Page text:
When famed hotelier Ian Schrager purchased the former Ambassador East Hotel at 1301 North State Parkway in Chicago in 2010, he promised big changes when it was unveiled in 2011 as the renamed Public Chicago.
While the attached Pump Room restaurant has kept the same name, the interior decor of this legendary watering hole of celebrities of yesteryear was changed and updated.
In October, Schrager returned to Chicago to host a party on Oct. 9 to celebrate the one-year anniversary of the property relaunch.
As for a theme for the VIP party, Schrager decided it was time to revisit an old and very entertaining friend.
After all, Schrager is the remaining surviving co-owner of the iconic Studio 54 nightclub of late 1970s New York City.
From 1977 until 1981, Schrager and co-owner Steve Rubell, who died at age 45 in 1989, ran the most famous nightclub of the Big Apple until it closed after the partners faced legal woes for tax evasion. The establishment's name came from the space formerly serving as CBS' sound stage studio 54 for radio and television where the panel game shows "What's My Line?," "To Tell the Truth" and "I've Got A Secret" were taped and aired.
So for one night only, Schrager decided to turn the Pump Room in Chicago into a tribute to Studio 54.
He even secured the original DJ Jellybean Benitez, and Mark Benecke, the doorman in charge of the coveted "velvet red rope" at the original Studio 54, to help host the October party event in Chicago.
Pump Room partner, Celebrity Chef Jean Georges Vongerichten, helped plan the night's menu.
I interviewed Schrager while he was in town and he said his Windy City one-night tribute ranks as the first time he's embraced and decided to once again hail his connection to Studio 54.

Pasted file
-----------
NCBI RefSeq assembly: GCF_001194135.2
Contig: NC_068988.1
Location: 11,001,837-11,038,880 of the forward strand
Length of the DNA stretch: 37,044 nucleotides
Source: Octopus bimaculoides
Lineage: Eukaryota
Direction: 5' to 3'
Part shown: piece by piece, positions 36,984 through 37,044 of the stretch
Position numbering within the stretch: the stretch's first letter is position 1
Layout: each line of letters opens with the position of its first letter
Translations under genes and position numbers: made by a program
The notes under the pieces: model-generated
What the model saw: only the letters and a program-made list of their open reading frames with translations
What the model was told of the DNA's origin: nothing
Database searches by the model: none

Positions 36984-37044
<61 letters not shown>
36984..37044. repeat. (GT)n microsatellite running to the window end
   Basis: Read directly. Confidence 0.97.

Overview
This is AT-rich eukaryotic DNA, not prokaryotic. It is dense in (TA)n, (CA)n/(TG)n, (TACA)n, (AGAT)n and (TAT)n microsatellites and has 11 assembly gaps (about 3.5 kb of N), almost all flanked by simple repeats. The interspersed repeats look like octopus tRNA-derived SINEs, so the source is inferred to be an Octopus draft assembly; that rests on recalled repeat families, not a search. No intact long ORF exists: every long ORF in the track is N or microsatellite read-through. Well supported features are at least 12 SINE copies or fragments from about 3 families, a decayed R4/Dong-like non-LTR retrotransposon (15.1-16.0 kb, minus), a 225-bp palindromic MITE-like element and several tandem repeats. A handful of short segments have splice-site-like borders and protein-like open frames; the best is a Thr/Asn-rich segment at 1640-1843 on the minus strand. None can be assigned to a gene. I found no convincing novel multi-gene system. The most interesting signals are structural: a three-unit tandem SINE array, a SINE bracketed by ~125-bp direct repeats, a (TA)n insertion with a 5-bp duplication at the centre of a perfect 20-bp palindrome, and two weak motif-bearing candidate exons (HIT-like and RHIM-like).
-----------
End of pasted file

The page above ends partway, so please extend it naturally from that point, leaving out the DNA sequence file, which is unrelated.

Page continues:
"Why wife Tania is from Chicago so even though I have other hotels, this Chicago location is very special for me," Schrager said.
"I would never think of changing the name of the Pump Room, or I'd be run out of town. But the Ambassador East Hotel hadn't been successful for 20 years and I wanted to change that."
Schrager said during the decades, he had opted for "distance from the Studio 54 days."
While recreated Studio 54 branded nightclubs were launched in the 1990s (one of the last to open being the one at the MGM Grand Hotel and Casino in Las Vegas, having just closed in January 2012), Schrager emphasizes he wasn't involved in that venture.
And he's especially adamant that he wasn't part of the 1998 feature film "54" by Miramax, which he describes as "not accurate."
At it's peak, "Studio 54," described in media accounts as "a cocktail mixture of everyday party revelers rubbing elbows with the famous names of the day," attracted a who's who that included celebrities like Andy Warhol, Truman Capote, Christopher Reeve, Grace Jones and Jerry Hall to Phyllis Diller, Olivia Newton-John, Frankie Valli, Liza Minnelli and Caroline Kennedy. Even Hollywood luminaries like Ann Miller, Elizabeth Taylor, Yul Brynner and Gloria Swanson partied with First Lady Betty Ford and dance legends Martha Graham and Mikhail Baryshnikov. Photographer Bobby Miller captured the best moments in his book "Fabulous" (1998 St. Martin's Press, $24.95).
Schrager told me he has plans to endorse the launch of a new group of Studio 54 nightclubs to be located in his hotel properties.